For a very long time I struggled with my relationship with my parents. I grew up in a very German household and to me, it felt very unsupported, unloving and highly critical. I felt really distant from my parents as my sister and I grew up in South Africa and culturally we were quite different from the traditional German culture. Principles and doing things right were often more important than just giving love and support in situations.
It has taken me years to accept that there are different ways to live and there are different principles to live by and that my way is not necessarily right or wrong but merely different. It has taken me even more years to acknowledge that my mother’s endless criticisms and corrections on how I looked, what I wore and what job I held were not done out of spite or pain but as her way of protecting me and ensuring I got the best out of life, from her viewpoint. Looking good and being presentable, reliable and hard-working were principles that allowed her to achieve many great things in her life and she was merely passing on experiences that had worked for her.
I let go of the pain around this. I let go of the pain that I always felt around not being good enough for them or that my job wasn’t enough to make them proud or that my partner or friends were not “enough” for them. What I realized is that ultimately I needed to do the things that made me happy and when I did that, they would see that I was happy and it wouldn’t be an area that they felt they needed to “fix”. I must admit I used many techniques to allow myself to release this pain. At first I tried psychotherapy and simply talking it all out with a therapist but this just seemed to make me feel worse and like more of a victim.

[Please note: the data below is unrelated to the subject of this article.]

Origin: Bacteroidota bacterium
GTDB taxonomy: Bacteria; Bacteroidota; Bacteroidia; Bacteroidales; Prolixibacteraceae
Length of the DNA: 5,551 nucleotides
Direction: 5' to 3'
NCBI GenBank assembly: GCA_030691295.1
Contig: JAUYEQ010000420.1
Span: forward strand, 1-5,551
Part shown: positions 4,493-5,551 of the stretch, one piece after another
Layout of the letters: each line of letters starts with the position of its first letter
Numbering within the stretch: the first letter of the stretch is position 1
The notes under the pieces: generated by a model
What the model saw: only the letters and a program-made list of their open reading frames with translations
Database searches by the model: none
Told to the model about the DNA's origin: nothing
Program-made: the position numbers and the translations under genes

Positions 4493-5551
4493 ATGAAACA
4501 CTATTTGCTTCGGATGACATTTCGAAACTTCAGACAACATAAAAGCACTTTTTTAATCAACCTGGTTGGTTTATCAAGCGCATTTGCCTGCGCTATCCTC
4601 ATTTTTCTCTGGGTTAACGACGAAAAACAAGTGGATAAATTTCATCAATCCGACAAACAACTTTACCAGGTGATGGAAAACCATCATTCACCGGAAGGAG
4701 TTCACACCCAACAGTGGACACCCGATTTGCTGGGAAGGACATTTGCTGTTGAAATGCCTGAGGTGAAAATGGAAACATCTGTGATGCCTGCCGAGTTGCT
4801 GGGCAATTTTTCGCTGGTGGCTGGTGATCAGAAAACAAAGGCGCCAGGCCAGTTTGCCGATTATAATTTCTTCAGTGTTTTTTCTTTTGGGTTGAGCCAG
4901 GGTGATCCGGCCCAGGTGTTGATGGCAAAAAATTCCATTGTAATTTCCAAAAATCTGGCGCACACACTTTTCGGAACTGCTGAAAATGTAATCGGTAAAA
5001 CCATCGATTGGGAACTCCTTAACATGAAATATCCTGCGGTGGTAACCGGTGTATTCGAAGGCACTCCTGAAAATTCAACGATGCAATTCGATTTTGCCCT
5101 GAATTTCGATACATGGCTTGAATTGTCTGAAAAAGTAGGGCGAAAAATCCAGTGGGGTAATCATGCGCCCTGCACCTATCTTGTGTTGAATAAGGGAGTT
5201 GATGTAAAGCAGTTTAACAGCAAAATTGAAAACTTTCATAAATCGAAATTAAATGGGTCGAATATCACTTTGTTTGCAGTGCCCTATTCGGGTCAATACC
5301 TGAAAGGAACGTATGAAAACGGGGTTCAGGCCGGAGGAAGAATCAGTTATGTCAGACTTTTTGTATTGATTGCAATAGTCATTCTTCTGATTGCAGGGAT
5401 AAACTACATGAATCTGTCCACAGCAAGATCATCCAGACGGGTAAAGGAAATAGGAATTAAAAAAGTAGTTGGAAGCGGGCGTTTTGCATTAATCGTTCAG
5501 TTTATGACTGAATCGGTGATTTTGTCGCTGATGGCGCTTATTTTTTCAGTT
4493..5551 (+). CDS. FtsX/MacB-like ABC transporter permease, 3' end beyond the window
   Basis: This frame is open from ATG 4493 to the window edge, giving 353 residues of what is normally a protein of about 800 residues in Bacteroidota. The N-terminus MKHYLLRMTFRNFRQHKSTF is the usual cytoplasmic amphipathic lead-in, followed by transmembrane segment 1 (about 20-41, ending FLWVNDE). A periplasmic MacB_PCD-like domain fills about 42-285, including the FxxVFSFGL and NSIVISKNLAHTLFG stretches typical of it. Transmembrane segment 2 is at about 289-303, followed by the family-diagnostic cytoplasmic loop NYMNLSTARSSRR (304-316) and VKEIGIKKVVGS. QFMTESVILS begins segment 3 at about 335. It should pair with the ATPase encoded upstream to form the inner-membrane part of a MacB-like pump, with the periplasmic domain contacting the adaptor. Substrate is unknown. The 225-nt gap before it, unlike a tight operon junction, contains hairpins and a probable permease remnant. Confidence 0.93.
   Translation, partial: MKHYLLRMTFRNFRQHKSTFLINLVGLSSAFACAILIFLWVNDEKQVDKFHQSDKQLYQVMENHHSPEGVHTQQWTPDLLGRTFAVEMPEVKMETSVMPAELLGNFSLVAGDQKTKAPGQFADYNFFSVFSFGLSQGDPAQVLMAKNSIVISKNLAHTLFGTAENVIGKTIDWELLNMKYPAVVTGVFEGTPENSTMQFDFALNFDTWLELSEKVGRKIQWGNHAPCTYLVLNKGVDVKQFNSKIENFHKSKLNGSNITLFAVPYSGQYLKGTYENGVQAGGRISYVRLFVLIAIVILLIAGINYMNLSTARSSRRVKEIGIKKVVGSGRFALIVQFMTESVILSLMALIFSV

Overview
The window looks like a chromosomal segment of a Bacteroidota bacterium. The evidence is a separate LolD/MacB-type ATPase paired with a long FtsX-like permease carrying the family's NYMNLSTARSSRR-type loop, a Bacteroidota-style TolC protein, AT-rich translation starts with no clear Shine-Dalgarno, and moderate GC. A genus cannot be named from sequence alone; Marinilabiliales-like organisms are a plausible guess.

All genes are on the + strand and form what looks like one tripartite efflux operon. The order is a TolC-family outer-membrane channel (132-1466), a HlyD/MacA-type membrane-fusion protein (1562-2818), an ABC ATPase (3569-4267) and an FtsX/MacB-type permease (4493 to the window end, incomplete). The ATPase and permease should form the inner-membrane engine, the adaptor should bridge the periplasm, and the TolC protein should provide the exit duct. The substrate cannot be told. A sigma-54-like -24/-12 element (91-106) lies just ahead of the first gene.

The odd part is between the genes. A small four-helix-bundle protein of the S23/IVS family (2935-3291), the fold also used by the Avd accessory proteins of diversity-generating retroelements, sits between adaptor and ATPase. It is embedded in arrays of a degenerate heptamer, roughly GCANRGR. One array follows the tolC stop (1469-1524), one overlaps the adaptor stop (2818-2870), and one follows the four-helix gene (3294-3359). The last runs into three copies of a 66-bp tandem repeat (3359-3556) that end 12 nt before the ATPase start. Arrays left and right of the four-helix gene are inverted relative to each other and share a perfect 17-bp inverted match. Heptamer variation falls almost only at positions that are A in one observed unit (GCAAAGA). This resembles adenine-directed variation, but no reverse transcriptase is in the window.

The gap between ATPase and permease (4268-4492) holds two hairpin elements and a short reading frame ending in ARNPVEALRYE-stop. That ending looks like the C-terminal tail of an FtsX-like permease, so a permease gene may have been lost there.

Eventually, I discovered that the pain I was experiencing was merely a perception I had about myself. That there was an inner child in me that felt unloved, not worthy and that wanted approval. Yes, I could partly have blamed my parents for this inner child yearning but I believe we all feel this on some level, no matter how wonderful our parents have been towards us. It is a voice that grows inside of us and when we figure this out, we can traced its source but more importantly we can release the emotional pain around it.
I believe it is the emotional pain around words, situations or experiences that we need to release and then we can accept and forgive and move forward.
I did this with a technique I discovered over a year ago. It is called Emotional Freedom Technique and it does exactly that, it releases the pain and emotions we feel about something. It does this incredibly well. When I first heard about this technique I couldn’t believe how simple it was and had serious doubts that it would work at all. It did and it is super easy to do and allows us all to release anger, resentment or pain around anything we might be feeling.
It is funny because it seems that many of us with endometriosis seem to have struggles with our relationships with our parents. Many of us have a particular struggle with our mothers. I know for me, I got along much better with my dad than my mom. She was always the hard one, the critical one and the one that struggled to show any real love and affection. I used to actually find that my endo would flare up whenever I visited her. I believe this was all the tension and stress I felt around those hectic emotions.
It is interesting to me because endometriosis seems to have found its way into that area of our bodies. That area where babies are made and our family lineage is extended. The ties to our mothers become more intensified when we are looking at having a child. We reflect more on our own upbringing and what we would do differently. We reflect on how she would have felt carrying us and somehow, as much as we want to close off our relationship with our mothers sometimes, we are drawn back to her connection with us.
What is your relationship with your mom? Your dad? Do you believe that there could be a connection here? Does your endo flare up when you are around them?